Django ORM has lots of resources for making complex database queries and the documentation brings good examples on how to apply each one of them, but understanding how to orchestrate all of those resources on real-life projects may not be so simple. My goal with this talk is to show through examples how to combine some of the QuerySet Methods, Query Expressions and other optimization techniques to make the most of DB resources when processing information inside the code is not an option.
When we start modelling an application, we don’t always know how it’s models will evolve and it may be even more difficult to foresee their behaviour when big amounts of data are stored in their respective tables. With tables getting bigger through the project’s life apparently harmless operations may become impossible to make. Thankfully, databases are already prepared for dealing with large amounts of data and resource consuming operations and Django’s ORM provides solutions for most of them.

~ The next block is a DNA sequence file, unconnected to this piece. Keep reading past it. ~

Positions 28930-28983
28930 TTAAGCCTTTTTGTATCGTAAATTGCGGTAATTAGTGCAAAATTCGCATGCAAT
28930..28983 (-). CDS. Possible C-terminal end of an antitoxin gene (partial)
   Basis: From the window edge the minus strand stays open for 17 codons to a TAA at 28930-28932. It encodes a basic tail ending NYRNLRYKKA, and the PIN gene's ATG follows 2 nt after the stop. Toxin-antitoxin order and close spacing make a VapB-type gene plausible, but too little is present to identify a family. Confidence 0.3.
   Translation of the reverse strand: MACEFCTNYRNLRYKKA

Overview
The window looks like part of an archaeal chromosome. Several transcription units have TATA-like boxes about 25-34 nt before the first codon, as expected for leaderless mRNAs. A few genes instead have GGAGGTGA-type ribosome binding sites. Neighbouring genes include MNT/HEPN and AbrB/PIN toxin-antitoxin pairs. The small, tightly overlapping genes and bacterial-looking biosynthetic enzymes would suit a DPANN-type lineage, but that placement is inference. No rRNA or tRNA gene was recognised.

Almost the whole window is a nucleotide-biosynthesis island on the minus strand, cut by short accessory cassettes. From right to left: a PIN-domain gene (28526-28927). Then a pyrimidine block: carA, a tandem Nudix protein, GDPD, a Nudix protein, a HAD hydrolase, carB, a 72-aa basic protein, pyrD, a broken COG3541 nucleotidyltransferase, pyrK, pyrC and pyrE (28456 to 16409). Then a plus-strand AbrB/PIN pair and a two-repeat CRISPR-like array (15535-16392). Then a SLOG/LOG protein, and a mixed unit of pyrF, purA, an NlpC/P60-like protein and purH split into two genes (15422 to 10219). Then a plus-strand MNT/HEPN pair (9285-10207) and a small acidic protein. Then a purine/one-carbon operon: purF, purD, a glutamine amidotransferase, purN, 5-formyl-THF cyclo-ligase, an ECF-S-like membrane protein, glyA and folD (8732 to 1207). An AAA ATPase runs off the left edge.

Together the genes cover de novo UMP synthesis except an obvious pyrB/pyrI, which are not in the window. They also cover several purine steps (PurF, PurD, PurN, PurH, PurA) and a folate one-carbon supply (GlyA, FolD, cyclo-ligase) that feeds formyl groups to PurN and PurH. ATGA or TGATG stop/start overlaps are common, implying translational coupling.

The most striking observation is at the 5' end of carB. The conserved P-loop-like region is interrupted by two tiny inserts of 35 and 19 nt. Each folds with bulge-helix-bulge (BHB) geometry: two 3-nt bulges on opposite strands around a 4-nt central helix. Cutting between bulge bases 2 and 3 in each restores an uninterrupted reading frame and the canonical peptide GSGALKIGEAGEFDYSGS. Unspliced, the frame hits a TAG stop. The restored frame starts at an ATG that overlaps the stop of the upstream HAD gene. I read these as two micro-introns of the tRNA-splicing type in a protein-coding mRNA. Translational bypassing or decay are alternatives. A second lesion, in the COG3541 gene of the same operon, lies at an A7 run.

For this talk I’m going to build an example Django project, populate it’s tables with big enough datasets and formulate complex questions to demand the most on the ORM’s possibilities. For each question I’m writing at least one solution using the resources described in the QueryExpressions section of Django’s Docs to then analyse the SQL generated by it and the pros and cons between operational costs and code complexity.
- The following topics will be covered:
- Using F() expressions for filtering, ordering and annotate operations
- Using Max, Min, Avg with annotations
- Compare Subquery expressions to queryset equivalents
- Present the new Window functions for partitioned operations
- Using Union queries
Mariana Bedran Lesche